Matt at Black Hall Outfitters told me that school striped bass are still plentiful throughout eastern CT, and there has also been a strong push of larger bass through the central and eastern sound. Bigger bass have been coming of most of the smaller reefs, and have been taking bunker, eels and GT eels. The bluefish are still very plentiful, which is a double-edged sword. If you’re targeting them on swimming plugs and topwaters it could be a ton of fun but be careful when you’re throwing expensive soft plastics for bass. The fluke bite is heating up; short fish are still prevalent but there have been more quality keepers in the mix of late. Chartreuse bucktails tipped with Gulp and rigged M3 spoons have been getting the job done. Sea bass and scup action has been tremendous throughout the state, and the CT summer tautog season has produced some limits for those that are targeting them.
Mike Roy of Reel Cast Charters told me that striped bass fishing is still going strong, but the fish have become a bit more finicky, so live bait is starting to outfish plugs. Topwater action is still solid at certain points, but there are plenty of fish to be had whether it’s topwaters or live bunker. The bigger blues have spread out, but there still seems to be some large concentrations of smaller blues on the inshore reefs. The sea bass have also spread out throughout the eastern sound and are starting to pop up and multiple different locales, making a limit easier to obtain. Be sure to check in with Mike for a trip, he still has openings in August and through the fall.
Captain TJ, of Rock and Roll Charters, told me that the striper bite has been rock solid this week. He’s had big numbers and varying sizes of fish, including some slot fish and some trophy class fish. Another nice push of bluefish has moved in as well and are helping to keep the action almost non-stop. Fluke action has been on the slower side, sea bass keepers require a little work, but they are available for the taking, while scup action has been tremendous.
Captain Chris, at Elser Guide Service, told me that he had continued strong action of bass chasing bunker schools between Milford and Fairfield Thursday morning. There have been plenty of big bluefish in the mix as well, with some eclipsing the 10-pound mark. The bulk of the stripers have been large, falling between 25 to 35 pounds, and they have willingly hit live bunker or 10-inch Occhis. The sea bass fishing has also remained consistent in 70-80 feet of water. Some larger schools of peanut bunker have started to show up in the sound, which is a great sign for an upcoming (potentially early) albie and bonito season.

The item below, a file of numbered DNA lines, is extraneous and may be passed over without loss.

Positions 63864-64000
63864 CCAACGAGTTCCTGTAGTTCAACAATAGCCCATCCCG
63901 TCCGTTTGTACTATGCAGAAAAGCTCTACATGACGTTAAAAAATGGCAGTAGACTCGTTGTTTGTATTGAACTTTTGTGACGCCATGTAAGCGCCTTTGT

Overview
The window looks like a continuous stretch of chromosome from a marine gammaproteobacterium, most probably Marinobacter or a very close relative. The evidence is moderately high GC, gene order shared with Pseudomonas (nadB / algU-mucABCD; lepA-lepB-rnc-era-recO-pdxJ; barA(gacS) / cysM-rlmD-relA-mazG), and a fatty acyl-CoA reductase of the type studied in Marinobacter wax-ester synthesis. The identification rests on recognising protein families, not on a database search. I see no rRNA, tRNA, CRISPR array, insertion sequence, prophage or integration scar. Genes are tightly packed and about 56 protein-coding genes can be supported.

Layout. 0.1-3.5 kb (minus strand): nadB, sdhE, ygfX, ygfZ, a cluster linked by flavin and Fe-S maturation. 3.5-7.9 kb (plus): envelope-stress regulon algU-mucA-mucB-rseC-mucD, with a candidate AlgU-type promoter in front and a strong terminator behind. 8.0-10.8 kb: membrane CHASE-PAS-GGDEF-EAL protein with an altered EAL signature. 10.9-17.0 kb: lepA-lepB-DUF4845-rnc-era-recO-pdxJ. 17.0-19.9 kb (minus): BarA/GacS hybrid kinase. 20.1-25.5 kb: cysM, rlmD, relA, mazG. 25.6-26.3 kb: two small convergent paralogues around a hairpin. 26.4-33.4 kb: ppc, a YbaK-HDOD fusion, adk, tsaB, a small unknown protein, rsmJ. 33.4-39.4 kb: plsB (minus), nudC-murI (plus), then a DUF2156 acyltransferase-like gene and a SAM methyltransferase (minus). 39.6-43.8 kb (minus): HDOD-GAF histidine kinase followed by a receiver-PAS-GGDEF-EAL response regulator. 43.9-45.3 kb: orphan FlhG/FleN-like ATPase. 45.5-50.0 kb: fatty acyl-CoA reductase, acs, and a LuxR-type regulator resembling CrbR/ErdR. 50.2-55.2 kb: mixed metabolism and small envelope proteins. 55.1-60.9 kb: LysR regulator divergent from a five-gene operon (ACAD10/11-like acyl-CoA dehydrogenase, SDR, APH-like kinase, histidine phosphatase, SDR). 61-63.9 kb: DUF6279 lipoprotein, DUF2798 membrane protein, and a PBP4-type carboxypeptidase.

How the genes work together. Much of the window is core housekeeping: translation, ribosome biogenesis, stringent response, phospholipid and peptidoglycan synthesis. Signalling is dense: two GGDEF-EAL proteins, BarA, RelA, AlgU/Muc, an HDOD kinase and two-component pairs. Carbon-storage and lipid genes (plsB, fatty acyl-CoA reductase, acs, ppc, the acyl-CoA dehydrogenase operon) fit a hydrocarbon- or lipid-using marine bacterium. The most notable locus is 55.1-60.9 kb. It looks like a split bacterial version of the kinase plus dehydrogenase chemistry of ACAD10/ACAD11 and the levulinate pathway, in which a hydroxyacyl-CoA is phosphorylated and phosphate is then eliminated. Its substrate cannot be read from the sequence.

Fisherman’s World in Norwalk reported that bass fishing is still strong in western Long Island Sound. Bunker have moved inshore and big bass in the 30- to 40-pound class have been taken in close around the Norwalk Islands this week on chunks and eels. When the bunker are showing, there have been some good shots of fish taking topwater plugs, but at night it’s been eels. There are also fish out at Middle Ground and behind Charles Island. Blues are moving inshore too. Sea bass fishing is still really good on deep structure off of 28C or 32A. Fluke is slow, but porgies are red hot everywhere.
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Rhode Island Fishing Forecast
It’s too early to tell if the new striped bass regulations will truly help stocks, but it certainly appears that there is a nice biomass of fish in most of their usual summer haunts. Block Island is full of fish, which has been the norm for July, but Newport, Fishers, and the reefs throughout Long Island Sound all seem to be holding good numbers of quality fish. There should be a solid bass bite before this storm makes it way through, and the storm appears to be short-lived, so this weekend should be far from a wash-out. Bluefish of mixed sizes seem more plentiful than in years past, while the groundfishing seems to be hitting its stride. Scup action is tremendous, sea bass action has been strong in most locations, and while fluke fishing could get frustrating with all the short fish, there seems to be more quality keepers being weighed in daily. Bonito sightings are becoming more plentiful as well, so be sure to keep the light tackle gear ready!